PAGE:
AMD: A-Series APUs (Trinity/Llano)
AMD's Fusion initiative sought to combine host processing and graphics resources in the same chip, ideally circumventing the need for separate CPUs and graphics cards in mainstream PCs. In many ways, this is similar to what Intel does with its Sandy and Ivy Bridge architectures, though Intel more heavily emphasizes x86 performance, while AMD's strength is its GPUs.
A disagreement with another vendor led AMD to move away from its Fusion brand and adopt Heterogeneous Systems Architecture, or HSA. The SoCs belonging to both efforts are referred to as APUs (accelerated processing units).
The first desktop APUs emerged under the code name Llano in 2011, and were manufactured using a 32 nm process. They combined AMD's Stars architecture without L3 cache and its Evergreen graphics design. Second-generation Trinity-based APUs employ the company's most modern Piledriver CPU architecture and its VLIW4 graphics configuration (the same shader arrangement found on Radeon HD 6900-series cards).
- Gaming At 1920x1080: AMD's Trinity Takes On Intel HD Graphics
- AMD Desktop Trinity Update: Now With Core i3 And A8-3870K
- AMD Trinity On The Desktop: A10, A8, And A6 Get Benchmarked!
- Better With Time? The A8-3870 And Pentium G630, One Year Later
- Professional Help: Getting The Best Overclock From AMD's A8-3870K
- AMD A8-3850 Review: Llano Rocks Entry-Level Desktops
Benchmarked AMD Fusion-Based APUs:
|A-Series||Code Name||Rev.||CPU Socket||Number of Cores||Clock Frequency||L2 Cache||iGPU||Memory Controller||TDP|
|A6-3650||Llano||B0||FM1||4||2.6 GHz||4 x 1024 KB||HD 6530D444 MHz||integrated up to DDR3-1866||100 W|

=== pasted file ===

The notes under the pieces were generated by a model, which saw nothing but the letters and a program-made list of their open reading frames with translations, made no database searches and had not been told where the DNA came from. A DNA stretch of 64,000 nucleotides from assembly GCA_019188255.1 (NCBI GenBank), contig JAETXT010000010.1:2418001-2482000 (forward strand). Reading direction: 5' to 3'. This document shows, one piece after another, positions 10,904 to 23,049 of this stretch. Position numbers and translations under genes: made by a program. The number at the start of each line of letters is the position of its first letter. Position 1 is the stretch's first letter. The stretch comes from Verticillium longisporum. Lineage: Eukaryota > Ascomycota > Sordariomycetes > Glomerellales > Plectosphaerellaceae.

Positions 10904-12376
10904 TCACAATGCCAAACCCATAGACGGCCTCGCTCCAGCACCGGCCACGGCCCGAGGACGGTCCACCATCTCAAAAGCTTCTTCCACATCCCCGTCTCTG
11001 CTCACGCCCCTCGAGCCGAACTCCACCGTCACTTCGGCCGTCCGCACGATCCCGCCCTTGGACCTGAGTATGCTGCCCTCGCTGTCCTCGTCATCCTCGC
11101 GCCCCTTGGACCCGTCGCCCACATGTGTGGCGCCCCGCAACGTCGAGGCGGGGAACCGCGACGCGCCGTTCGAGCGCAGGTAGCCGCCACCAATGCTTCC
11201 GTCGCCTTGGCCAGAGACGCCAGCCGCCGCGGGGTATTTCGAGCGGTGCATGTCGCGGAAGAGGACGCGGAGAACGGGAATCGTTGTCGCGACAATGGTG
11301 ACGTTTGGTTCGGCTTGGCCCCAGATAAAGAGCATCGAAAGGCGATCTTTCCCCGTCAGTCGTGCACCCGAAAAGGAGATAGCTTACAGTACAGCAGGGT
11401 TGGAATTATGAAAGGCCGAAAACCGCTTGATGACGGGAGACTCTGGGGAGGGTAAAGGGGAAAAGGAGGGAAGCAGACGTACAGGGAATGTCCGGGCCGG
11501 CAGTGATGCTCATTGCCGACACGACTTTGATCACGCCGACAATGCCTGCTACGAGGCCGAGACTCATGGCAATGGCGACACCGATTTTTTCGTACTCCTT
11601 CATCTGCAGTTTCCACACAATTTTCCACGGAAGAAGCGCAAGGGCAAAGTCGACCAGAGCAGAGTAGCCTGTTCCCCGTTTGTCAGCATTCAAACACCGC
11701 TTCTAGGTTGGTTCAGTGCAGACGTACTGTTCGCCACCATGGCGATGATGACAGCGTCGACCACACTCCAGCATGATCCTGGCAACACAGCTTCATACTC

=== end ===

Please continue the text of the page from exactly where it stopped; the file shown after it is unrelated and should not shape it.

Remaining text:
|A6-3670K||Llano||B0||FM1||4||2.7 GHz||4 x 1024 KB||HD 6530D444 MHz||integrated up to DDR3-1866||100 W|
|A8-3850||Llano||B0||FM1||4||2.9 GHz||4 x 1024 KB||HD 6550D600MHz||integrated up to DDR3-1866||100 W|
|A8-3870K||Llano||B0||FM1||4||3.0 GHz||4 x 1024 KB||HD 6550D600MHz||integrated up to DDR3-1866||100 W|
|A10-5800K||Trinity||A1||FM2||4||3.8 GHz||2 x 2048 KB||HD 7660D800 MHz||integrated up to DDR3-1866||100 W|
But i want some processors which were legendary overclockers, and representatives of their generation of CPU's, included with a nominal OC :
intel C2D E7300 : 2.66- > 3.33
Intel C2Q Q6600 : 2.4- > 3.0ghz
Intel i5-750 : 2.66 - >3.33
Its highly likely that a person has owned at least one of these CPU's. I want to know how well these compare to modern processors.
Agreed, maybe just one dual core and one quad? q9550 and e6850? not that I still own both of those or anything...
But let's do some math. Just for a rough order of magnitude I figure an average of 15% increase in performance per clock cycle, per generation (not including clock speed, number of cores, etc.). So if we start back at Conroe and work our way to present day Ivy Bridge, that's 5 new generations of processors. 1.15^5 = 2.01
Which means that an Ivy Bridge CPU at the same speed as a Conroe CPU (2006ish) is about 2x as fast per clock cycle, on average. Once you take into account faster clock speeds, number of cores, cache sizes, integrated memory controllers, etc. and more importantly what software will be used with the CPUs the real world performance difference could be almost nothing to somewhere around 10-15x as fast.
I digress. The point being, is I would like to see some more benchies Tom's! Prove me wrong!